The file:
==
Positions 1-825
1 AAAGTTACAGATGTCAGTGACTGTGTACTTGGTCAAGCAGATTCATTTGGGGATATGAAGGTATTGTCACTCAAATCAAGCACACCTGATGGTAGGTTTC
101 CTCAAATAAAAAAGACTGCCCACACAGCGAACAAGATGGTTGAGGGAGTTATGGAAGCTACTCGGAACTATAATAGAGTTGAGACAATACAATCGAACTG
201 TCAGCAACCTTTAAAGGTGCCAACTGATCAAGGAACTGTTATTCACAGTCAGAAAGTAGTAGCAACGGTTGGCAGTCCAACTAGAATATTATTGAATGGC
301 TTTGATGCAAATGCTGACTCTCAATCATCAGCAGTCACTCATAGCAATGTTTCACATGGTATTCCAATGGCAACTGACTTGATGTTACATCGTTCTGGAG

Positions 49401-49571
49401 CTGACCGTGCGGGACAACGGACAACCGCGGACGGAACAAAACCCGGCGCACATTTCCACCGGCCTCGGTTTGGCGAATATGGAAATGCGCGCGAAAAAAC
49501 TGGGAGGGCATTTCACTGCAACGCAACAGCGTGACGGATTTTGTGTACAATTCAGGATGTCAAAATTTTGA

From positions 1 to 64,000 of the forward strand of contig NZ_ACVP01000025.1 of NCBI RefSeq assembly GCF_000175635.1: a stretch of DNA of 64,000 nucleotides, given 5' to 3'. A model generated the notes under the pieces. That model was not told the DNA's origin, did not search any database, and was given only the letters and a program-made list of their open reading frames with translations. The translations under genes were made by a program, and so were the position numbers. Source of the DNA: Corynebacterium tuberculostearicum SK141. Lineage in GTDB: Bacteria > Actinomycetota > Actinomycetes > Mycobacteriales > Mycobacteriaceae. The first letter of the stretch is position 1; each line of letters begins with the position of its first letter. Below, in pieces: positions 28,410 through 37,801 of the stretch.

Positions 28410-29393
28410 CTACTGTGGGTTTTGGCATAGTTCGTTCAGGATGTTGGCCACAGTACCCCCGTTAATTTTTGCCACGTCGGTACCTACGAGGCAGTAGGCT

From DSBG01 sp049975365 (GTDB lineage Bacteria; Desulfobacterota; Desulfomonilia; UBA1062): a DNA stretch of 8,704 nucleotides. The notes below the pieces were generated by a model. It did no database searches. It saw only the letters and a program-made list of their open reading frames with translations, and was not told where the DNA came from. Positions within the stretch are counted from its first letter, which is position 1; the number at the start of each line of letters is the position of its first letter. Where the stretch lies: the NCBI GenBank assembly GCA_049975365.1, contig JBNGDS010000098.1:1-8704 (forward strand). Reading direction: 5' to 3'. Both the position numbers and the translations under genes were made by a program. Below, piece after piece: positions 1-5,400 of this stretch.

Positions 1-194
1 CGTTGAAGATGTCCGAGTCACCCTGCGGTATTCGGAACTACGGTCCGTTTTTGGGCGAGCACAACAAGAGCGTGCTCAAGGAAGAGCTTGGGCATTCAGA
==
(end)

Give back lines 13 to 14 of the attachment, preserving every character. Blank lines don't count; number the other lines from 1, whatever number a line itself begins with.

Positions 1-194
1 CGTTGAAGATGTCCGAGTCACCCTGCGGTATTCGGAACTACGGTCCGTTTTTGGGCGAGCACAACAAGAGCGTGCTCAAGGAAGAGCTTGGGCATTCAGA